New Implant Treats Sleep Apnea

February 12, 2015 1 min read

Scientists have developed a new treatment for sleep apnea-- a pacemaker-like implant that sends electrical currents to the patient’s tongue to keep it from blocking their airway. The implant is government approved and already helping sleep apnea sufferers across the country.

Before now, the main treatment for sleep apnea has been CPAP (continuous positive airway pressure) machines. These use pressure to keep a patient’s airways open throughout the night, so the patient can keep breathing and sleep soundly. But although CPAP machines have helped millions, some people never get used to the pressure or to wearing a CPAP mask. In fact, it’s estimated that only half of the 12 to 18 million Americans with sleep apnea regularly use a CPAP machine.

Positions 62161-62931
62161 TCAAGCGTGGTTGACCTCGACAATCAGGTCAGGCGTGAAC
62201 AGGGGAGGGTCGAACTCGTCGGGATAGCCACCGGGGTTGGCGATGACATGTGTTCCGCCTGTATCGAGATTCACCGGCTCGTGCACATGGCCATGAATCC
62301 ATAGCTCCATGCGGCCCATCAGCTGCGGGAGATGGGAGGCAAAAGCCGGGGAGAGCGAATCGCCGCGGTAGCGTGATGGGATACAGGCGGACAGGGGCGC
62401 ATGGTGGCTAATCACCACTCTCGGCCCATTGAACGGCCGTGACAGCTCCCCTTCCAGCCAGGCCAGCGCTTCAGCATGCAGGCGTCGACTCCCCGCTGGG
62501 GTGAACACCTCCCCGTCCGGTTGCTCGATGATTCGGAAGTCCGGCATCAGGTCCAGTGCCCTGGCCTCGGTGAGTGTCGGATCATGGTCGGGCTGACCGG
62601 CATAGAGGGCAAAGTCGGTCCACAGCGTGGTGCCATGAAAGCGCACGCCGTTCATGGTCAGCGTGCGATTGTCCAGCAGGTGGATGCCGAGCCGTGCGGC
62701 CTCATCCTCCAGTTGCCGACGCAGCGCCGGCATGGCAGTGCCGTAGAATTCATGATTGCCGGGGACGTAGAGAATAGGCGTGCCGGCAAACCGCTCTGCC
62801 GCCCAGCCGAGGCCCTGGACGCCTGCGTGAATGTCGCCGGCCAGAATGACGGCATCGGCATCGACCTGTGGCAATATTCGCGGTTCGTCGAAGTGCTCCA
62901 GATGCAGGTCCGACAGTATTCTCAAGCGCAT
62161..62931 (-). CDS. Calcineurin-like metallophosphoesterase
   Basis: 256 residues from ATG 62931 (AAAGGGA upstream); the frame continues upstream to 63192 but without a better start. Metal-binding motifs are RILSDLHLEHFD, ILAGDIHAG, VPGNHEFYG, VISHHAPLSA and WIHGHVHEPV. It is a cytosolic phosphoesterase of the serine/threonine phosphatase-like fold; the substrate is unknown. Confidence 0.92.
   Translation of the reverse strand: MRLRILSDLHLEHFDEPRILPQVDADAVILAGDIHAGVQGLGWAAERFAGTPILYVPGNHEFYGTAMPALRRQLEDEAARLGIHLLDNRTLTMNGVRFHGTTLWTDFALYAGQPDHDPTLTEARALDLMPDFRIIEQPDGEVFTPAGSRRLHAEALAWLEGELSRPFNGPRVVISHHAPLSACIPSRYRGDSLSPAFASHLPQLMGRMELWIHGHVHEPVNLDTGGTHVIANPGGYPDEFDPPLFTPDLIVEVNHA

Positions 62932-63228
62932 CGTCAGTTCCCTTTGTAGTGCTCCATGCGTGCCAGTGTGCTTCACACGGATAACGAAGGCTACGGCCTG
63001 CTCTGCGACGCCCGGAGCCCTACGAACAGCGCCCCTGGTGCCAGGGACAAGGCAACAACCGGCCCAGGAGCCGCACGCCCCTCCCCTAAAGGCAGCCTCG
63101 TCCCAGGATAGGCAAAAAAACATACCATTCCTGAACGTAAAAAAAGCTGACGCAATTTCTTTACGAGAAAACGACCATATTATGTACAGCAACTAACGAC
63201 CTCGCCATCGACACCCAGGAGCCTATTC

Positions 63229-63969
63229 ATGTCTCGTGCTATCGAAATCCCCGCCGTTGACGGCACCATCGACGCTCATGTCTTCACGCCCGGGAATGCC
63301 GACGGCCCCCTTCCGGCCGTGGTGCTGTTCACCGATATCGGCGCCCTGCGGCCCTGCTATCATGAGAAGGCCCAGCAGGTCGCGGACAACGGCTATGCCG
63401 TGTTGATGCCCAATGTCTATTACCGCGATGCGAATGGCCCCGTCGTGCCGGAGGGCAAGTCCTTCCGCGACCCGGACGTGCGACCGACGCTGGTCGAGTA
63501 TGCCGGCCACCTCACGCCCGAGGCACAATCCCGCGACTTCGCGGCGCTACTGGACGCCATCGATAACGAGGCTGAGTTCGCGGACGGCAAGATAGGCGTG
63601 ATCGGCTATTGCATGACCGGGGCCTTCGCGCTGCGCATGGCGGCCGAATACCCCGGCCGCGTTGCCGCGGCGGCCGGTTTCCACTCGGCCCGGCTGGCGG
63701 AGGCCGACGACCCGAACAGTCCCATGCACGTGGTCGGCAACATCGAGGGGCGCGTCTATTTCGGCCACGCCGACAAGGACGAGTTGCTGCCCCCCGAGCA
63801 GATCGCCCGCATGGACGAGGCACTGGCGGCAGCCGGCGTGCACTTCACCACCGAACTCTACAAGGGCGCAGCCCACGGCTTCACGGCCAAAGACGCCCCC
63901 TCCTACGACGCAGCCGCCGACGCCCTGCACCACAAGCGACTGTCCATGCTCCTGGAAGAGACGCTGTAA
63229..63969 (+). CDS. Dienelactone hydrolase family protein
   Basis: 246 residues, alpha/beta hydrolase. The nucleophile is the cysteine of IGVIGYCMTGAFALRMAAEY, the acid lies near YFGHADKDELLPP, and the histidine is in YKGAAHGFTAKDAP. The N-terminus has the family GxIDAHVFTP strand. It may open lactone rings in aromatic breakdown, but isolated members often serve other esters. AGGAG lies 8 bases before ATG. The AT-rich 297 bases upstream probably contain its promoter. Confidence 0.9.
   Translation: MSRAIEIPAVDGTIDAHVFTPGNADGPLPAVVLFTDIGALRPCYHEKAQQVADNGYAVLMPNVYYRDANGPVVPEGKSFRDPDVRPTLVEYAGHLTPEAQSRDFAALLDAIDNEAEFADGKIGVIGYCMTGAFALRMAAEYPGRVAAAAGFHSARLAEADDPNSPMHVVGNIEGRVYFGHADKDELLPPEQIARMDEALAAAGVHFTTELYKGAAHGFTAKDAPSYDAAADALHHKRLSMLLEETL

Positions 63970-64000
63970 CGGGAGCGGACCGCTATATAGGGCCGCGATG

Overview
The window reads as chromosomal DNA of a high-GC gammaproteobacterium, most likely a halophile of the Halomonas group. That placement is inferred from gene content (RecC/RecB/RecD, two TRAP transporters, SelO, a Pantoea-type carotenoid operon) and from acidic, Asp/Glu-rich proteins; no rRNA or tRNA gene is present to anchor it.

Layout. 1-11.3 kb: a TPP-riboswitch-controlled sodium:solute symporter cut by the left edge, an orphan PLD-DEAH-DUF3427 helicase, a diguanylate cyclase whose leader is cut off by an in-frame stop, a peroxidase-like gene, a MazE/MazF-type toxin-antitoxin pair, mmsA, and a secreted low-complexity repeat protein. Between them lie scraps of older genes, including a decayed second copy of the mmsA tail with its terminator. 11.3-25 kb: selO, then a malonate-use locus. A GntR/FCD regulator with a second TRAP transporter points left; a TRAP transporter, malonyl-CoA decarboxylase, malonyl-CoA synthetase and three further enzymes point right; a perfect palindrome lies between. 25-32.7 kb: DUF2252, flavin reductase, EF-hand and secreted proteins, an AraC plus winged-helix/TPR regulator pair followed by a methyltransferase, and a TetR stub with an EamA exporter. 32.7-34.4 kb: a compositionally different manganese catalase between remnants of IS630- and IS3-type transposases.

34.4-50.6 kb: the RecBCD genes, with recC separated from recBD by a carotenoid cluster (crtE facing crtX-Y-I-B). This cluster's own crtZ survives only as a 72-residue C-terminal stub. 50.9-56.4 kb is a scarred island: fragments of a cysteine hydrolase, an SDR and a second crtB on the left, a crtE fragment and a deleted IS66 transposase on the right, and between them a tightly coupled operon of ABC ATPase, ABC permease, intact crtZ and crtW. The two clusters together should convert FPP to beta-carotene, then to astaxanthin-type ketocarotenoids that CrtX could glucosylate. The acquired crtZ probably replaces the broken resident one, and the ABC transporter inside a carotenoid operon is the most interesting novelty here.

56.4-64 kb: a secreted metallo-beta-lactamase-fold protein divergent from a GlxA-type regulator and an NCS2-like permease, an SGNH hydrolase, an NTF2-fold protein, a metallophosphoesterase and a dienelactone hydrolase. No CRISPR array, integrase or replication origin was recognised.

For patients who choose not to use a CPAP machine, this new implant may literally be a lifesaver. Not only does sleep apnea keep patients from getting a good night’s sleep, it also increases the risks of high blood pressure, diabetes, and depression.

The implant is placed in one’s chest, with a sensor between the ribs that can tell when someone is about to breathe in. The implant will then send an electrical current that makes the patient’s tongue move forward slightly, unblocking the patient’s airway so they can breathe freely.

The electrical current isn’t strong enough to wake the user. According to Dr. Brian Weeks who installs these devices, “A number of the patients who had the device turned on when they were wide-awake weren’t able to sense it at all.”